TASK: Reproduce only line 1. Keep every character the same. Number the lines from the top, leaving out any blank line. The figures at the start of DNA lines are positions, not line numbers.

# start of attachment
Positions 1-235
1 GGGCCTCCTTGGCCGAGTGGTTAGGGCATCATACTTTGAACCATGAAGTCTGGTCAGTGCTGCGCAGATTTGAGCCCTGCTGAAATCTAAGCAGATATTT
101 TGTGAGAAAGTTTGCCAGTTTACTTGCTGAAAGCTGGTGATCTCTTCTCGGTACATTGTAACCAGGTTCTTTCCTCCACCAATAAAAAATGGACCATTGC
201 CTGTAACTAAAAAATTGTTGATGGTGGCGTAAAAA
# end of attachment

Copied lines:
Positions 1-235